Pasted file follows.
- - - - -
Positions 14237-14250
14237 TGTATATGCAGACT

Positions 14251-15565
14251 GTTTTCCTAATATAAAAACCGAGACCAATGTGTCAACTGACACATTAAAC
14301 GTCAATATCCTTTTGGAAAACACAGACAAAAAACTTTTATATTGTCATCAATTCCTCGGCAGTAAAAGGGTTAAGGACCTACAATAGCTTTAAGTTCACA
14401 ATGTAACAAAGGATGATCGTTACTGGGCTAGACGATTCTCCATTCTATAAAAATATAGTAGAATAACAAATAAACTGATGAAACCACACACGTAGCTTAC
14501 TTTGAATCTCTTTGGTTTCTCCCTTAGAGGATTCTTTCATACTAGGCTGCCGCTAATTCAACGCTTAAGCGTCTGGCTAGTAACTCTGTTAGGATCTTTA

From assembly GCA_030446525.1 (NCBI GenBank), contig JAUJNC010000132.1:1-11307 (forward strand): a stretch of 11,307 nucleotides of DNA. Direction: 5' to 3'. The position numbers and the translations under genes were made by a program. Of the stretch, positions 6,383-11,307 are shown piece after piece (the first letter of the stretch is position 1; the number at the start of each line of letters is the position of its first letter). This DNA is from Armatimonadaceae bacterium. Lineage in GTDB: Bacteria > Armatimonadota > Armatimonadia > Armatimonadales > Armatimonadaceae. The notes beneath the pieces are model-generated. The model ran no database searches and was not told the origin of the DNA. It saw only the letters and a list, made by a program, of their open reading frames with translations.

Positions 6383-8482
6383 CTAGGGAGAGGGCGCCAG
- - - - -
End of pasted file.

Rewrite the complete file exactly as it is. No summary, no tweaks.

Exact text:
Positions 14237-14250
14237 TGTATATGCAGACT

Positions 14251-15565
14251 GTTTTCCTAATATAAAAACCGAGACCAATGTGTCAACTGACACATTAAAC
14301 GTCAATATCCTTTTGGAAAACACAGACAAAAAACTTTTATATTGTCATCAATTCCTCGGCAGTAAAAGGGTTAAGGACCTACAATAGCTTTAAGTTCACA
14401 ATGTAACAAAGGATGATCGTTACTGGGCTAGACGATTCTCCATTCTATAAAAATATAGTAGAATAACAAATAAACTGATGAAACCACACACGTAGCTTAC
14501 TTTGAATCTCTTTGGTTTCTCCCTTAGAGGATTCTTTCATACTAGGCTGCCGCTAATTCAACGCTTAAGCGTCTGGCTAGTAACTCTGTTAGGATCTTTA

From assembly GCA_030446525.1 (NCBI GenBank), contig JAUJNC010000132.1:1-11307 (forward strand): a stretch of 11,307 nucleotides of DNA. Direction: 5' to 3'. The position numbers and the translations under genes were made by a program. Of the stretch, positions 6,383-11,307 are shown piece after piece (the first letter of the stretch is position 1; the number at the start of each line of letters is the position of its first letter). This DNA is from Armatimonadaceae bacterium. Lineage in GTDB: Bacteria > Armatimonadota > Armatimonadia > Armatimonadales > Armatimonadaceae. The notes beneath the pieces are model-generated. The model ran no database searches and was not told the origin of the DNA. It saw only the letters and a list, made by a program, of their open reading frames with translations.

Positions 6383-8482
6383 CTAGGGAGAGGGCGCCAG